Business Aviation VS. Commercial Airline: Let’s Compare 

 January 5, 2022

By  Mike Flannelly

If you were to ask the public to use only public transportation vs. private automobiles for travel needs you would likely get a much different response as to what is “appropriate” as opposed to when you ask the same of air travel for people and business. We will leave the WANT for later since I am talking about just filling "basic" elements of what's needed to function on a daily basis.  Ultimately you satisfy cost (and feature) requirements in combination with accommodating what you deem are sensible and needed.

This may sound outrageous and even a bit insensitive yet it’s an accurate analogy.  You people taking commercial airlines are riding the bus.  I'm not trying to disparage public transportation in anyway, after all it’s a central component of our infrastructure to some of the most densely populated and busy urban territories of our country.  The need for it is obvious to those who travel, work or visit our large cities.  I don't think there are many out there what would argue against the validity, function or utility of the commercial airlines.  They allow travel to great distances at relatively low cost for the time spent.

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However, how much business do you actually do in those locations?  Is that where your customers are? When conducting business and travel, the idea of traveling to every location you need to visit via mass transit is likely a non-starter for most of you.  Why do you own a personal vehicle instead of just taking mass transit?  Well, assuming you even have a system in your particular location you still probably prefer the freedom and flexibility personal transportation offers and the price point is in your value range.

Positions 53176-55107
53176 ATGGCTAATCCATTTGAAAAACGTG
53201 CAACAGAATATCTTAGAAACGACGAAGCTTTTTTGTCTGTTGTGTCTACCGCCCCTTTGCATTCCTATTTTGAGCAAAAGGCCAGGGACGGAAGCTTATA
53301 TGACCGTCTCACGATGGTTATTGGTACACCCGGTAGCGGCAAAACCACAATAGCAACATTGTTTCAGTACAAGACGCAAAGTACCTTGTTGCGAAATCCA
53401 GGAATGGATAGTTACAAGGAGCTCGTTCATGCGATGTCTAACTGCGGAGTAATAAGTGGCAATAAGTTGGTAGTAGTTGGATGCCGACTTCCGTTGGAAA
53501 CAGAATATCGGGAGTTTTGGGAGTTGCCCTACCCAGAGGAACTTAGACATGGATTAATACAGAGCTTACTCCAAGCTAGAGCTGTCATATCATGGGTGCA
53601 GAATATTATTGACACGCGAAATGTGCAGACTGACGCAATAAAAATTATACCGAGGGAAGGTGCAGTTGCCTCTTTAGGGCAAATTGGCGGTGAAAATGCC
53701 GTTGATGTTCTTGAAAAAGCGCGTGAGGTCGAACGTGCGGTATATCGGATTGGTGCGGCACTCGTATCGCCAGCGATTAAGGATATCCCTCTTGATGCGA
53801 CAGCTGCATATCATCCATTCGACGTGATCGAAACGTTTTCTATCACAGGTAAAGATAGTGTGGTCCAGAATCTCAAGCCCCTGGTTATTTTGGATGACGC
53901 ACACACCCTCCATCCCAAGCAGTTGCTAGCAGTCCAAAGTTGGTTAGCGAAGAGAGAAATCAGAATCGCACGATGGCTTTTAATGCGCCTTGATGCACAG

You may or may not know that commercial aviation (the airlines) serve roughly 4 to 5 hundred locations across the United States.  I say 4 to 5 hundred because they are NOT public transportation, they are for profit organizations that will close and open routes THEY deem profitable and not necessarily what business needs.  That may sound like a lot until you account for the size of the U.S., 3.8 million square miles; so you average 1 airport for every 7.5 thousand square miles.  Contrast that to General Aviation, i.e. Private travel, with approximately 5000 airports available or 1 every 760 square miles and you begin to see what "commercial" vs "general" aviation means to your travel options.

Regrettably, much of what we hear about business aviation or private travel is likely from media, be that social or otherwise and  95 to 99 % of the time, "private" aviation is portrayed as the extravagant celebrity, big company or uber rich specter of wealth and not the actual utility or worth general aviation has proven to offer.  Furthermore, that portrayal doesn't reflect the bulk of what IS the general aviation industry.  Not all business or private aviation is the G5's and limousines you typically see from the media.  In fact that segment of the market only makes up no more than 12% of the entire general aviation fleet.  Additionally, that 12% includes the "entire" jet and turbine equipment fleet.  If you remove the "poor" mans jet airplanes, (I’m being very facetious when I say that :)) the top of the top (what the media reports on) really only makes up closer to only 3%.  Pareto's 80/20 principle is blown out of the water when you look at what most people hear about business and private aviation.  If you were to hear just 20% of what general aviation was about you'd have an entirely different view of the industry as well as its practicality for your business travel needs.

These are generalizations I know, but without some sort of "context" to frame the discussion and decision points you will have trouble understanding what value it has to offer. 

Mike Flannelly

Aviation Consultant

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